In 2008, Palestinian President Mahmoud Abbas's official news agency, Wafa, reported that Israel had released poison-resistant rats to drive Arab residents of Jerusalem out of their homes. Scientists are still trying to understand how rats are trained to distinguish between Muslim, Christian and Jewish residents of a city.
In 2011, Saudi Arabia announced that it had "detained" a vulture carrying an Israeli leg band. The griffon vulture was carrying a GPS transmitter bearing the name of Tel Aviv University, and was condemned for being a part of a "Zionist espionage plot." We are still waiting to hear if the bird was beheaded or sentenced to life in prison.
Also in 2011, one of the two Turkish celebrities, who had been accused of raping prostitutes, defended himself by saying that the whole incident was "an Israeli plot against him."
In 2012, a migratory bird, a common bee-eater, caused alarm in a southeastern Turkish village after villagers thought it was an Israeli spy. The villagers' suspicions were aroused when the bird was found dead in a field with a metal ring around its leg stamped "Israel." After deciding its nostrils were unusually large and may have carried a microchip fitted by Israeli intelligence for spying, they called the police.
Also in 2012, Turkish authorities "detained" a kestrel with a similar ring on its leg. The bird was subjected to an x-ray to check if its body contained espionage gear. No joke; in the hospital, the name recorded on the bird's x-ray card was: Israeli spy.
A year later, when millions of Turks rose up against the undemocratic practices and rights abuses by their government in more than 70 cities, the government-friendly media and one minister blamed the riots on the Jewish lobby in general, and the American Enterprise Institute [AEI] in particular. That charge prompted Michael Rubin of the AEI to write in a June 2013 blog posting titled "A little bit of crazy from Turkey:"
"Prime Minister Recep Tayyip Erdogan can't even get Jewish conspiracies right: Doesn't he know that on Sundays, we control the banks. On Mondays, we control the newspapers. On Tuesdays, we think about how we can stage terrorist attacks and blame al-Qaeda. On Wednesdays, we attend meetings with George Soros to discuss interest rates. On Thursdays, we plan atrocities and then order the international media to broadcast cooking shows so no one need see the violence. On Fridays, we hunt Christian children so we can use their blood to make matzoh. On Saturdays, exhausted, we rest."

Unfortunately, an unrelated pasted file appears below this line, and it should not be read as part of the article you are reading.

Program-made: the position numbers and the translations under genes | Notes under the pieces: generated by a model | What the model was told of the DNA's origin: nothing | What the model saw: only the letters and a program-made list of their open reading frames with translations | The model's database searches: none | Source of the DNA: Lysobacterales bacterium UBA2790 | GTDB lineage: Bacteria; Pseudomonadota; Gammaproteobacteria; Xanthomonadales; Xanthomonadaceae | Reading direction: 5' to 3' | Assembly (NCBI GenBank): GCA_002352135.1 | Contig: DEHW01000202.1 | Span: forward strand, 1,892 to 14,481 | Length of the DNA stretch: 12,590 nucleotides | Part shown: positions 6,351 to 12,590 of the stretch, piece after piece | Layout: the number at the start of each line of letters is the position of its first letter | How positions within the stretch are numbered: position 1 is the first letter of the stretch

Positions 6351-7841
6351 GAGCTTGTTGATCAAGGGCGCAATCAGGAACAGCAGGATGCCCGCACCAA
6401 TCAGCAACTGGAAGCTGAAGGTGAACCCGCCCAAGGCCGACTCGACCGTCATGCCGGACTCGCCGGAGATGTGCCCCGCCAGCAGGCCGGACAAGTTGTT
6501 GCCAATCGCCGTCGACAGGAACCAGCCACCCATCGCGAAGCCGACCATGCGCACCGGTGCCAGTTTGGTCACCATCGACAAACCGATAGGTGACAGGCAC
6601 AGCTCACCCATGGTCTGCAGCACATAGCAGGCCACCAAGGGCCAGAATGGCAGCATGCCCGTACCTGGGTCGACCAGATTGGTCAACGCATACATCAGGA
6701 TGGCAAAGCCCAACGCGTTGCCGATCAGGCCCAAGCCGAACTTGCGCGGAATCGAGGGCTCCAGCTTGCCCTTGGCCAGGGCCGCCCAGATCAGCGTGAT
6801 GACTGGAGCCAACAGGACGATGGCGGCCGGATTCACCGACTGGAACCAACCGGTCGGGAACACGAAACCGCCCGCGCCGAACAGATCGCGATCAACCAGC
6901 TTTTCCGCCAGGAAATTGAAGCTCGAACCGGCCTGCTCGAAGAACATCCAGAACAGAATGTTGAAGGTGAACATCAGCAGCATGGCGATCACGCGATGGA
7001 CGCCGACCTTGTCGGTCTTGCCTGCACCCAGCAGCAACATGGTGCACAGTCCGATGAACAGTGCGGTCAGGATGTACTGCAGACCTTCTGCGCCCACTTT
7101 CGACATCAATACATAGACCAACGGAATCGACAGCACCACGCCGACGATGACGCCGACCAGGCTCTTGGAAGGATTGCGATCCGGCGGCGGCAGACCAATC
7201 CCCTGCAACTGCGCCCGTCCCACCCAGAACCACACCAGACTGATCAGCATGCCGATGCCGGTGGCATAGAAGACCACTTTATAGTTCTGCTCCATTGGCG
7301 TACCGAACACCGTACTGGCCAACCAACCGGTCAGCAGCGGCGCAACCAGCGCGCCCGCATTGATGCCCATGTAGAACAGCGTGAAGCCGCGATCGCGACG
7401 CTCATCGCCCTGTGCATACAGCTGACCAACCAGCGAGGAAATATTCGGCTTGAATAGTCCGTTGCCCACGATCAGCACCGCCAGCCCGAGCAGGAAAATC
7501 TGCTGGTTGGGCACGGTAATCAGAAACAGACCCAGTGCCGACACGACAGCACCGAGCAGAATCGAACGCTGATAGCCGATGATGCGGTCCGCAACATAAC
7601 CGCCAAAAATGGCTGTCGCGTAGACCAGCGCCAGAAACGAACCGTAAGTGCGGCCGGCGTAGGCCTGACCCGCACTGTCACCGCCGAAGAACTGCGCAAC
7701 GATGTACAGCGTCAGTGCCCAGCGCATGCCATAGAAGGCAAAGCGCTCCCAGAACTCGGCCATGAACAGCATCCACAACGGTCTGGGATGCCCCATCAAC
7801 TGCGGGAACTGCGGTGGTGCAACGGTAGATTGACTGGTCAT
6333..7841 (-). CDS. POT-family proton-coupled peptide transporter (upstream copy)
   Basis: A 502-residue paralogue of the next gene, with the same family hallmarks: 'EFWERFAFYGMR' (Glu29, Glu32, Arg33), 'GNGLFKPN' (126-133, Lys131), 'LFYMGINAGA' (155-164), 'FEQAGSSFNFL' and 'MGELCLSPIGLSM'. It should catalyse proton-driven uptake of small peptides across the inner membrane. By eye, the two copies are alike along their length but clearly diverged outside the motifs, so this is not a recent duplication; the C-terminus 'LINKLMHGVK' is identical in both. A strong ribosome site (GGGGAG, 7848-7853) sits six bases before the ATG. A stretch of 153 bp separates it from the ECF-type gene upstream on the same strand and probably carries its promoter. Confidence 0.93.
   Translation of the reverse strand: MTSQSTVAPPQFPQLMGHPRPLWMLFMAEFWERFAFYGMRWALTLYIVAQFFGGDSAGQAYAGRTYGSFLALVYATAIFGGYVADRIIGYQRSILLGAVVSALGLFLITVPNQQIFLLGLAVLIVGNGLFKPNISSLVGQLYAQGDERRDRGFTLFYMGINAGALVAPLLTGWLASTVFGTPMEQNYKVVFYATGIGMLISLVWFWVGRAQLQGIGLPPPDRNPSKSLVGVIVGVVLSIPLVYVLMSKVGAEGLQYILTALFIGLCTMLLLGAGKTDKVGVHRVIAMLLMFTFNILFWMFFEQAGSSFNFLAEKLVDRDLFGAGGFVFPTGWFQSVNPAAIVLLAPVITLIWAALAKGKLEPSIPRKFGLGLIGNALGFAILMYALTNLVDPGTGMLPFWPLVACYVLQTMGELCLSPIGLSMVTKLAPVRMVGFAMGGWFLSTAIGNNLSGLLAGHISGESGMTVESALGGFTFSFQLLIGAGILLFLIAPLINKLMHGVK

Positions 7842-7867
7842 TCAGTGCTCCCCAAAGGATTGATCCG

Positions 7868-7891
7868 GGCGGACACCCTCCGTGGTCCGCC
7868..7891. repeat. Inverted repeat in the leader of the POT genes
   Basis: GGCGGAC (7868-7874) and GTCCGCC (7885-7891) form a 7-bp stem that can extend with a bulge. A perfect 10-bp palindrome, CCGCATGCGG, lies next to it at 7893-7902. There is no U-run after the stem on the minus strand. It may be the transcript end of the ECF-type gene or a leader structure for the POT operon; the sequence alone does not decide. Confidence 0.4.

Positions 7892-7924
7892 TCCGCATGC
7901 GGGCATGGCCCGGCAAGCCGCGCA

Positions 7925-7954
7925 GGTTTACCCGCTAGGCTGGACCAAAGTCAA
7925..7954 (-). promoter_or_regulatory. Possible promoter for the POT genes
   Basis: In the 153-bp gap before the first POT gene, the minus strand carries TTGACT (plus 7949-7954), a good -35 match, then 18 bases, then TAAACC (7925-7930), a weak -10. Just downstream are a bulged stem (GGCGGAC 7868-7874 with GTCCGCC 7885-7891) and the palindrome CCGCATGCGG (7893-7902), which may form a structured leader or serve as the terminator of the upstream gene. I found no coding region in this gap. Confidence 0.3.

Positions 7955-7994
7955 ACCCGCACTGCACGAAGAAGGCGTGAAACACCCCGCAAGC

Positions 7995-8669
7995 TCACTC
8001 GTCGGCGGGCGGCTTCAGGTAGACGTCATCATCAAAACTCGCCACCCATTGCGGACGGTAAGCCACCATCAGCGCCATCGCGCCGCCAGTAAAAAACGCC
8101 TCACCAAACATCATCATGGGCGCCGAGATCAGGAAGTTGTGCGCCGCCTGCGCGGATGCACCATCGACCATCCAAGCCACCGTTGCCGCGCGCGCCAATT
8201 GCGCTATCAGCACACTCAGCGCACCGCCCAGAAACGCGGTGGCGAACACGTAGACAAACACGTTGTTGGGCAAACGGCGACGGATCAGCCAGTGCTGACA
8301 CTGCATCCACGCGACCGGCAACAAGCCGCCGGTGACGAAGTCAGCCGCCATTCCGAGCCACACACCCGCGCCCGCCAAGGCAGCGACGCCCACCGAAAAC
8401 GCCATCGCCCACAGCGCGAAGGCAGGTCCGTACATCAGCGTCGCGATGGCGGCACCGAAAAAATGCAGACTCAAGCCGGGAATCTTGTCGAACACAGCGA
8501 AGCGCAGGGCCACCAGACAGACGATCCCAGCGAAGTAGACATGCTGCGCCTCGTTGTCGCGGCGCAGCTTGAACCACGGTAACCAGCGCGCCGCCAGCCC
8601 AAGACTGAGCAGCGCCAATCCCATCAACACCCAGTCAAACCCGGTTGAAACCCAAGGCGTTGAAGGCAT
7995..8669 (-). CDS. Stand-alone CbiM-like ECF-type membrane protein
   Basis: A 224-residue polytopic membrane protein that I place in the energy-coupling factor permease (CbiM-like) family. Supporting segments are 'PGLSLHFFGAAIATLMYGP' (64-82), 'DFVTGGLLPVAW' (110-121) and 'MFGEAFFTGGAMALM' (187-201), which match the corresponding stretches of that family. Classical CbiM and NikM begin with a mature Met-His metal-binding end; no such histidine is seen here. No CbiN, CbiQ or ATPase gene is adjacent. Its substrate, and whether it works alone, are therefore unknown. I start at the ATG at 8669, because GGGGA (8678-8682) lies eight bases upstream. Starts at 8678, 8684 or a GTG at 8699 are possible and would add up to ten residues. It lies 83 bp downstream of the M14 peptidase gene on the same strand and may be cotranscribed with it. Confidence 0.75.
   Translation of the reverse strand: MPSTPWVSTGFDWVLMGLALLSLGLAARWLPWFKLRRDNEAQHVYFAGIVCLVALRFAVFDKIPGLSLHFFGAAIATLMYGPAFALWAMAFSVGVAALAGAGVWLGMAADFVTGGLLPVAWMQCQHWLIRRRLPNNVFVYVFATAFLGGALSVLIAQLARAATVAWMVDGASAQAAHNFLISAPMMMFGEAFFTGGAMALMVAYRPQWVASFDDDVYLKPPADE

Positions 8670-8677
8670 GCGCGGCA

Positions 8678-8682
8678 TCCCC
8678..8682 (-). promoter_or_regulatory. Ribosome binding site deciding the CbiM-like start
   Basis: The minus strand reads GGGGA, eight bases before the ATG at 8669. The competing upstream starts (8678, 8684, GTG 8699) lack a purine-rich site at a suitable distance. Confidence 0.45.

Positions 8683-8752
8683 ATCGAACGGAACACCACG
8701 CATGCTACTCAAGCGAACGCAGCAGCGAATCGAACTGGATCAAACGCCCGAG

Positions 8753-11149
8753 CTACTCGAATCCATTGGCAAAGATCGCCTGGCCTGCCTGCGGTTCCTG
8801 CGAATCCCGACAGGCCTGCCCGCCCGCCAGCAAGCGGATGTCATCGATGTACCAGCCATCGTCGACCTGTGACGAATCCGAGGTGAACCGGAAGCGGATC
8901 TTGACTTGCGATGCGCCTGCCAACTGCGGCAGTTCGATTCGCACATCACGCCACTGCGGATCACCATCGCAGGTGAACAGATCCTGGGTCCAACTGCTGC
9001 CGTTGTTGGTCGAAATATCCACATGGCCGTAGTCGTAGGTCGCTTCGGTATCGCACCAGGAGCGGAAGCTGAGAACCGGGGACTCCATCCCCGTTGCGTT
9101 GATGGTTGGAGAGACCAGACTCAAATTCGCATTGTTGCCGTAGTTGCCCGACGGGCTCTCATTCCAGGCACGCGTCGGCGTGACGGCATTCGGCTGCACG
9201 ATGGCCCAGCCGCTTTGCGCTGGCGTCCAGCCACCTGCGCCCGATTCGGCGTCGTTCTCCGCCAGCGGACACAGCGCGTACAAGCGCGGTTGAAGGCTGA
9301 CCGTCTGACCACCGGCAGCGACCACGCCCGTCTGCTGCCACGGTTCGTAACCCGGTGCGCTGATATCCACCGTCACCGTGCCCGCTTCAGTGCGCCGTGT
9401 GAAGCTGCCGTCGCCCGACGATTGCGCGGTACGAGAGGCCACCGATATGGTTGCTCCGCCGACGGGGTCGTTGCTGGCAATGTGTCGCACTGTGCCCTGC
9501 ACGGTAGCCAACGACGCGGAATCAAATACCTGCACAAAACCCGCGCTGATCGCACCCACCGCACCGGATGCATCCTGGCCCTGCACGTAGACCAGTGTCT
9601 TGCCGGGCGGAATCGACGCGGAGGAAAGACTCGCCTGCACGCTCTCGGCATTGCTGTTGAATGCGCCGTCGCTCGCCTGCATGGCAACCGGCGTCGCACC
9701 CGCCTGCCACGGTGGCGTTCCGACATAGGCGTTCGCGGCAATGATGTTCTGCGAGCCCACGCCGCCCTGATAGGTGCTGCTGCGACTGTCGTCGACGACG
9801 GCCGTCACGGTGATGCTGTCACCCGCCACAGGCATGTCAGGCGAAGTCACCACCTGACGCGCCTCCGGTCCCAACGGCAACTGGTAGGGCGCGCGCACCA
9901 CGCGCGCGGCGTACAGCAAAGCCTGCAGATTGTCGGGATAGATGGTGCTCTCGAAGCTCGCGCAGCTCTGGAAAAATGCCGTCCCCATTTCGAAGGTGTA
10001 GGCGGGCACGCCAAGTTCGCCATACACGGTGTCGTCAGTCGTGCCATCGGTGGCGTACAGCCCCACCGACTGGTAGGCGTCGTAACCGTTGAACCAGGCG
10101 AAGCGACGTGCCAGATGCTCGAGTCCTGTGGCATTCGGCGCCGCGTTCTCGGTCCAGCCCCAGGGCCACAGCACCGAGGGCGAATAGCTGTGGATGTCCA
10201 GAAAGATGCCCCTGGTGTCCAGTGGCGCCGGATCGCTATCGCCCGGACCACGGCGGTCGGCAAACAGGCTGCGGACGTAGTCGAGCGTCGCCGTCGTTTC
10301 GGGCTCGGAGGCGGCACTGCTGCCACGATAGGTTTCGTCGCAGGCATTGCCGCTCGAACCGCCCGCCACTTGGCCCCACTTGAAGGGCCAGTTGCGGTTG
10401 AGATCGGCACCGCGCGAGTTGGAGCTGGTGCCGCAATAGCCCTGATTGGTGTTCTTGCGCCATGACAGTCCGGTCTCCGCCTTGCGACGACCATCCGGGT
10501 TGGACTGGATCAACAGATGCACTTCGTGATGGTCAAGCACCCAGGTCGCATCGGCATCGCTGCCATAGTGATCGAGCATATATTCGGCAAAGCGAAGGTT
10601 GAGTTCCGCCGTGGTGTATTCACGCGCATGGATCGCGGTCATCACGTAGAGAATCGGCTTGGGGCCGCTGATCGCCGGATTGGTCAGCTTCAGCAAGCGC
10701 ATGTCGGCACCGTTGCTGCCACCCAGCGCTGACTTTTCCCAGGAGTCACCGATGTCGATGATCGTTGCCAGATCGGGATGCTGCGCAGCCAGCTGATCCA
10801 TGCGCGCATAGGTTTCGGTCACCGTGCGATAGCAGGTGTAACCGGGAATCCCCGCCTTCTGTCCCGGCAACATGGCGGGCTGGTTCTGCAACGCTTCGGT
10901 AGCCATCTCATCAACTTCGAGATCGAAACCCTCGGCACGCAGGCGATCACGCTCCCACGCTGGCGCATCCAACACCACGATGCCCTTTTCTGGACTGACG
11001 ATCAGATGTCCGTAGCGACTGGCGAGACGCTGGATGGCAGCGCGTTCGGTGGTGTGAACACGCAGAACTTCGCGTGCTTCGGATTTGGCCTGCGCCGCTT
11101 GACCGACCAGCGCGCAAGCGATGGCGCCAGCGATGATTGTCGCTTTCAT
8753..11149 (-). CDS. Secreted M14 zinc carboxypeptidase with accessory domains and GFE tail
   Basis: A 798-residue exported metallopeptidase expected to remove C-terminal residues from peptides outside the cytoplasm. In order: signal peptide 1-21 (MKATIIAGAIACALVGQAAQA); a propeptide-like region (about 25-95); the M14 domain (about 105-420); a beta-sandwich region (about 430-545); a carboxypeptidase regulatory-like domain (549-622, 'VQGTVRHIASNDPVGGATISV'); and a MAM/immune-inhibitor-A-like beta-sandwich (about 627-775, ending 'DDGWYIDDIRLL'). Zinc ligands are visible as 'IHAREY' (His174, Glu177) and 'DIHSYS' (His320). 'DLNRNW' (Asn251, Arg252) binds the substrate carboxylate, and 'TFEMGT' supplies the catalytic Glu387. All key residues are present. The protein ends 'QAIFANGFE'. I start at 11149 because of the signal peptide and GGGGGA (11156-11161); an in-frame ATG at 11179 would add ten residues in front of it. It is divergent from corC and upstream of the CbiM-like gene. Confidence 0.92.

Such is the level of collective derangement in a country of 75 million. Quite naturally, it makes an impact on the collective psyche of Turkey's dwindling Jewish community, now barely numbering 17,000 people, who mostly live in the country's biggest metropolis, Istanbul.
If you drive along the Adnan Saygun Avenue in the city's upscale Ulus district and reach the corner of the street where the compound of the Bulgarian Consulate neighbors a rather secluded building, you will notice a police car waiting outside a concrete wall that leads to a gate made of steel bars, and attended by security guards in civilian clothes.
This is the entrance of Ulus Ozel Musevi Okullari, a Jewish school where about 700 students from kindergarten to high-school level study. The security procedures after the gate opens would make you think you are entering either the U.S. or the British consulate building in Istanbul (the British consulate, along with two synagogues and a British bank were bombed 11 years ago this week).
The interior of Neve Şalom Synagogue in Istanbul, which was bombed along with the Bet Israel Synagogue on November 15, 2003, killing 27 people and injuring over 300.
At the weekend, the Jewish school in Ulus hosted this year's Limmud Festival, which started in 1979 as a British-Jewish educational charity ("Limmud" comes from the Hebrew word "to learn"). The charity produces events on the theme of the Jewish learning in nearly 70 communities in 34 countries, including Turkey. Limmud started in Turkey in 2005; this year's event brought together 1,300 participants and nearly 100 speakers, including this author.
In conference talks and in private, most members of Istanbul's Jewish community voiced "serious and increasing" concern over their increasingly secluded and riskier lives in the country where their ancestors first arrived 522 years ago. Turkey is their country. And it is not.
They carry Turkish passports. They pay their taxes. Their sons are conscripted into the military. They vote in Turkish elections. They have Turkish ID cards. They make up a peaceful, law-abiding society minding their own business. They remain loyal to their country, Turkey. But they are "foreigners" in their own country. Ordinary Turks, even their own Turkish friends, refer to them as "foreigners."
"Should we pack up and leave?" one of them asked. A middle-aged woman objected: "Why should we be forced to leave our country? We are Turkish, and this is our country."
"Do you think our businesses are in danger of governmental discrimination?" a businessman asked. Others in the hall knew the answer.
"Would this school have to maintain the same level of security at its gate had it been, say, a Georgian school?" a man asked. "If it had it been a Japanese school or an Indian school? Or, to put it in reverse, would this Jewish school have to maintain the same level of security had it been located in Japan or Georgia?"
For most of Turkey's Islamists, there is no difference between the words "Israel," the "Israeli government," "Jew" or a "Turkish Jew:" They are all the same and are all regarded with hostility. Such a view makes Turkey's Jews part-time citizens only. They fulfill their duties to the country they belong to, only to live in fear.
Burak Bekdil, based in Ankara, is a Turkish columnist for the Hürriyet Daily and a Fellow at the Middle East Forum.